Ohio

Eye on Education

Teachers Unions Say They’re Ready to Fight “Right to Work” Bills – UPDATED

Jo Ingles / Ohio Public Radio

Republican Representative Kristina Roegner speaks with reporters about her "right to work" legislation.

Republican lawmakers introduced several bills in the Ohio House yesterday that, if passed, would mean employees in unionized workplaces can no longer be required to pay union dues as a condition of employment.

That includes teachers unions.

“The people have already spoken during the Senate Bill 5 campaign so it’s unfortunate that we have to go through this battle again,” says Ohio Federation of Teachers President Melissa Cropper.

Voters repealed Senate Bill 5 in 2011 – a repeal teachers unions fought hard for. Cropper says they’ll fight just as hard this time around.

According to the Columbus Dispatch, Republican lawmakers proposed three separate “right to work” measures:

In a news conference this afternoon at the Statehouse, GOP representatives Kristina Roegner of Hudson and Ron Maag of Lebanon said they filed three pieces of legislation: one to bar mandatory unionism in the public sector; one to do so in the private sector; and one that would allow voters to decide whether Ohio should be a right-to-work state.

Cropper says people already have the option of opting out of paying union dues that go towards political activity.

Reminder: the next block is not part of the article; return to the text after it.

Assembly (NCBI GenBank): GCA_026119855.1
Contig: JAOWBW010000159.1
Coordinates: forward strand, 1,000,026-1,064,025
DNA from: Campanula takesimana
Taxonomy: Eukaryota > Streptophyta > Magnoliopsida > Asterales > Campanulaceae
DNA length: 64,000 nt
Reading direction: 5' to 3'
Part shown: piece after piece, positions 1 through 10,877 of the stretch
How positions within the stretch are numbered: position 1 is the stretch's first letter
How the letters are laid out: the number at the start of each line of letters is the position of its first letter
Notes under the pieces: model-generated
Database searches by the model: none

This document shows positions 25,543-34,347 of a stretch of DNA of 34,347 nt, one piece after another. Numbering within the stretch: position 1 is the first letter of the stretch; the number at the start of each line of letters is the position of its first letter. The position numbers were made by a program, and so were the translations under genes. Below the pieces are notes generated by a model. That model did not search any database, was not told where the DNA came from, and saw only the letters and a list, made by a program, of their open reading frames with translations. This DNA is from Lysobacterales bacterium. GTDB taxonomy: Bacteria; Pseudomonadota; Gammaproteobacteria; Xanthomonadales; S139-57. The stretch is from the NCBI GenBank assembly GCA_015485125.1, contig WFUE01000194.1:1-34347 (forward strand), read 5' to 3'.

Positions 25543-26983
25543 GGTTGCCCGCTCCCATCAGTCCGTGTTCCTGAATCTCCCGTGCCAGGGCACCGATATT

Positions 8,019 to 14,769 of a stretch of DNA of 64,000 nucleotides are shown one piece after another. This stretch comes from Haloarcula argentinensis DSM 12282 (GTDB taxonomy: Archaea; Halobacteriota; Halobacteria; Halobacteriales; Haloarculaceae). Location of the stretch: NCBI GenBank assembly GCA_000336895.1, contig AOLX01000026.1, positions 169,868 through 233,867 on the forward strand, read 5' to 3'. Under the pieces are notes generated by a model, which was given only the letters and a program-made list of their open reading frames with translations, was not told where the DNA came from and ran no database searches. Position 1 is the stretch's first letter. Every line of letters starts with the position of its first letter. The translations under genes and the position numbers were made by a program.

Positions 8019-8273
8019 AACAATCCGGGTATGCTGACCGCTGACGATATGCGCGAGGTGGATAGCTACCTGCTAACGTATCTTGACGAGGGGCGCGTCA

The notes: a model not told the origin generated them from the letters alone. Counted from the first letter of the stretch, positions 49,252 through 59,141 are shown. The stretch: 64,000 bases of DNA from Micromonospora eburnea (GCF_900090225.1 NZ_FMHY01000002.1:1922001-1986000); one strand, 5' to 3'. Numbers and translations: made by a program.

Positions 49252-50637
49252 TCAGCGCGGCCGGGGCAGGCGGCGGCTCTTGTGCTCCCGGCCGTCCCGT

“Right to work is simply giving people the right to freeload and say I’m going to reap all the benefits of that contract without paying for any of those benefits,“ she says.

Employees who opt out of the union still have to pay some union dues, known as “fair share fees.” Cropper says those cover the costs of collective bargaining that affect all employees – like contract bargaining.

But one of the bills’ sponsors, Kristina Daley Roegner (R-Hudson) says this effort is not “Senate Bill 5 lite.”

From the Dispatch:

Debating the links between Senate Bill 5 and right-to-work legislation, Roegner said Senate Bill 5 was “about putting guardrails around collective bargaining” and the new bills proposed are “quite the opposite.”

“This is saying ‘workers, you have the freedom, you have the freedom to join a union, to pay to be represented by them, or not.’ ”

Some Ohio unions were already protesting at the statehouse as the bills were being rolled out.

UPDATE

It looks like teachers unions won’t have to rally their troops after all. Not long after the Right to Work bills were introduced, Ohio Senate President Keith Faber (R-Celina) said there isn’t enough support for the legislation, effectively killing it.

From the Cleveland Plain Dealer:

“After discussions with other leaders and my caucus, I don’t believe there is current support for this issue in the General Assembly,” Faber said. “The only purpose this discussion serves right now is to generate a bunch of breathless fundraising appeals from the Ohio Democratic Party.”

 

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